• Culture: A good retail onboarding program showcases the unique culture of your business. This can include more specific things like dress code, language, or what kind of music you’re allowed to play on shift, to more informal things, like if the team goes for drinks Friday nights, or sends each other memes in the team group chat.
  • Connection: Onboarding helps provide opportunities to your new employee to build connections. This helps your team strengthen their bonds, but also grows your new employee’s network. This could be a team communication app, special buddy lunches for the first week, etc.

Benefits of successful retail onboarding

Creating a strong retail onboarding program requires some upfront work. However, the benefits definitely outweigh the costs. We’ve outlined a few benefits of a solid retail onboarding process and how it can help your business. 

Decrease your turnover rate

According to a study conducted by the Society of Industrial and Organizational Psychology, 50% of hourly workers leave their job within the first 120 days of employment. And since hiring new employees can be a costly process, it’s a smart idea to do everything you can to decrease employee turnover, no matter your industry. It’s simple: implementing an onboarding program decreases your turnover rate. The key here is to outline job expectations and employee success on day one. This way, new employees know what’s expected of them instead of guessing—or worse, guessing wrong. 

Increase employee job satisfaction

Your retail employees need to know what you expect from them. Providing a clear path for growth and an understanding of how to be successful can lead to job satisfaction. Your employees will know exactly what to do, which ultimately means less time doing meaningless work. Showing your employees how their work impacts your business proves their work is contributing to success. And when your team feels appreciated, they’re more likely to feel motivated to do a great job.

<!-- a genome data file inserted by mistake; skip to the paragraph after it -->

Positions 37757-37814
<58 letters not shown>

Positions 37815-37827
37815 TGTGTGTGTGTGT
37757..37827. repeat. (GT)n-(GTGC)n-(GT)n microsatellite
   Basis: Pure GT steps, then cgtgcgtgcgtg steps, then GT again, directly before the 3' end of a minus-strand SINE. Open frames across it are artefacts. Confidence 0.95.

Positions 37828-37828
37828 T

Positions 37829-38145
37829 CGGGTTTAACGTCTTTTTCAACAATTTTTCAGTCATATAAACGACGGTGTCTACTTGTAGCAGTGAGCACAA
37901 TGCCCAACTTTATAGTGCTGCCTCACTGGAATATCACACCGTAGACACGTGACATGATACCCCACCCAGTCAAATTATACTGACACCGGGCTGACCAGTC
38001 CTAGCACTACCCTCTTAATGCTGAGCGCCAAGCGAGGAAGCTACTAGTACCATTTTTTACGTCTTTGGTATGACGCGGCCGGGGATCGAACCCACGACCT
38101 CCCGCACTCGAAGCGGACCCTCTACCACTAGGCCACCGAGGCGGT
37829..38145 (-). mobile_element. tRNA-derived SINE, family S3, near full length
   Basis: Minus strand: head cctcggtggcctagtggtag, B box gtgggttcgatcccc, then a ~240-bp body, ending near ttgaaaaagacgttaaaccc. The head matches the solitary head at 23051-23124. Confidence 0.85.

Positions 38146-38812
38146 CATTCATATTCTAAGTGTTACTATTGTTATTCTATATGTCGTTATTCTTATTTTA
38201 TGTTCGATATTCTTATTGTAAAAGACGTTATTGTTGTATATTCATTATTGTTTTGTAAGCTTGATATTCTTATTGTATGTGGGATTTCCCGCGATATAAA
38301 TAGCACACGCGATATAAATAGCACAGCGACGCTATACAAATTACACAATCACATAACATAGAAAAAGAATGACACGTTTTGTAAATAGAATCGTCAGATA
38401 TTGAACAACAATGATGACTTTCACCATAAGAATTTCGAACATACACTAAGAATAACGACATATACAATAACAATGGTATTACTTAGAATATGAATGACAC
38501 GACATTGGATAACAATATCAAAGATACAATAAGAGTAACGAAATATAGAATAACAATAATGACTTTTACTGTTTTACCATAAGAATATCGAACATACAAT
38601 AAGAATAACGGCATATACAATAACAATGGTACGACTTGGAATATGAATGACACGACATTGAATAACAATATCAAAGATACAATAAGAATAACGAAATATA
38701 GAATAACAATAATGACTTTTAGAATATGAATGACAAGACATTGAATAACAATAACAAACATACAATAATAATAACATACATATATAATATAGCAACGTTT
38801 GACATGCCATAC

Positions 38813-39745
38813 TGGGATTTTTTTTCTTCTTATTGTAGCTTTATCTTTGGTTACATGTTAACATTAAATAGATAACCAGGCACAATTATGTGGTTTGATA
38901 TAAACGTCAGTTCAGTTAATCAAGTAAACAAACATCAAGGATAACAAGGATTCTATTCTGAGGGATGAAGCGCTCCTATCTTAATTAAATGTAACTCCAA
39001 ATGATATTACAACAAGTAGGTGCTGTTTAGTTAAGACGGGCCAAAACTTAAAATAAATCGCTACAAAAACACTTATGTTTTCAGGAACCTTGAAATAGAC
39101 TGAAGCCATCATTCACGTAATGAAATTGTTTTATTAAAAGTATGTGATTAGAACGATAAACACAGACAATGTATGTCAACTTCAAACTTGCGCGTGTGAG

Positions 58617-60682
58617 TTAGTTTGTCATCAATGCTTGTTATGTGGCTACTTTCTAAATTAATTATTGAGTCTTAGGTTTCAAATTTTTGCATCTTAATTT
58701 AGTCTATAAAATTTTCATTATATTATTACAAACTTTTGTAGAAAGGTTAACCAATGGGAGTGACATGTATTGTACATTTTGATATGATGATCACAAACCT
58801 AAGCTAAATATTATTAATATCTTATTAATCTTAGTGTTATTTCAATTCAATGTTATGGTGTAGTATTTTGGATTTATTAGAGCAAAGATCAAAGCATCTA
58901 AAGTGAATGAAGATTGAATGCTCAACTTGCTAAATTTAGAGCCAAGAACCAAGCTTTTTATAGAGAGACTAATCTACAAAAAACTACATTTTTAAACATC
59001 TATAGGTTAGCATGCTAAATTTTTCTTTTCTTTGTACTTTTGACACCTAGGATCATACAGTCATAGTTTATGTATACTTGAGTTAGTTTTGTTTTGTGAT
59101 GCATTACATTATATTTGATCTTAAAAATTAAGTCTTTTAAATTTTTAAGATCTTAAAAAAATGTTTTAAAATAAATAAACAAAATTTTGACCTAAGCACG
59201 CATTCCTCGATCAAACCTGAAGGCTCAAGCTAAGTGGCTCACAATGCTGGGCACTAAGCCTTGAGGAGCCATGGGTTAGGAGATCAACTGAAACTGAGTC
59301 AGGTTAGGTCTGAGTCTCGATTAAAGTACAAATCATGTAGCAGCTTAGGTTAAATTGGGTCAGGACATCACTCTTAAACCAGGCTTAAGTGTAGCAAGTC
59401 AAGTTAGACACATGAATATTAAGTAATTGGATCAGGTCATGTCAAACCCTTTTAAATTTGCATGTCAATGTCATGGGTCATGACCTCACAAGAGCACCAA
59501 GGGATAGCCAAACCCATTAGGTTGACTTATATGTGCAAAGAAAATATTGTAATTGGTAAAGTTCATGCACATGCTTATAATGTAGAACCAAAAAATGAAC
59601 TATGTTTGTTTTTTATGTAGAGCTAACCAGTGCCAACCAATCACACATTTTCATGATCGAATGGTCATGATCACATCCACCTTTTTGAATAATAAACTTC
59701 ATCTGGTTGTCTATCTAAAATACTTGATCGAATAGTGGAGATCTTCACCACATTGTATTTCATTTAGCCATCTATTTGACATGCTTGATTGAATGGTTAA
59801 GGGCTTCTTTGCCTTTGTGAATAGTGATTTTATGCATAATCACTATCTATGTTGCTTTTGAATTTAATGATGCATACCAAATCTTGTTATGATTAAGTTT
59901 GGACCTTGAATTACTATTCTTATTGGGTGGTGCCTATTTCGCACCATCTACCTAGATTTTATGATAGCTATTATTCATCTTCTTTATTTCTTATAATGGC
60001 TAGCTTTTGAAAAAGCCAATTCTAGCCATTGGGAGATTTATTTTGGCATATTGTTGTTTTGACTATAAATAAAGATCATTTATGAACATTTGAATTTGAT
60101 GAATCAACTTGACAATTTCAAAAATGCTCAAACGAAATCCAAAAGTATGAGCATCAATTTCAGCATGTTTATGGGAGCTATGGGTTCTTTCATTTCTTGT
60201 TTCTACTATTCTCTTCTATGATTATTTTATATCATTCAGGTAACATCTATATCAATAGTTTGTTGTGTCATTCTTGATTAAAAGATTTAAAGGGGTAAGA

Improve customer service and customer satisfaction

According to research conducted by Portland State University, employees who participate in a step-by-step onboarding program are more effective than employees who don’t. Onboarding your new employees teaches them how things get done and how to respond to certain situations. Consider this scenario: if a customer comes in asking if you have a specific product in stock, does your new employee know where to look for it? What about checking for inventory in your database? Onboarding provides your employees the toolsthey need to best help your customers.

Increase revenue

It’s Retail 101: when your customers are happy, they tell people. The more happy customers your company helps, the more likely it is they’ll bring new friends and family into your business. And if you’ve got happy, motivated employees who remember to tell customers about your BOGO promotion and always ask if they want to subscribe to your email newsletter? Well, who could resist that kind of great sale?!

Minimize the cost of hiring

According to a study by the Society for Human Resource Management, it costs on average six to nine months of an employee’s salary to replace them. That’s a lot of money walking out the door if you’re not starting your team off on the right foot. Providing new employees with a robust retail onboarding program helps to minimize that. When your team is well-trained and has opportunities to grow, they’re less likely to leave.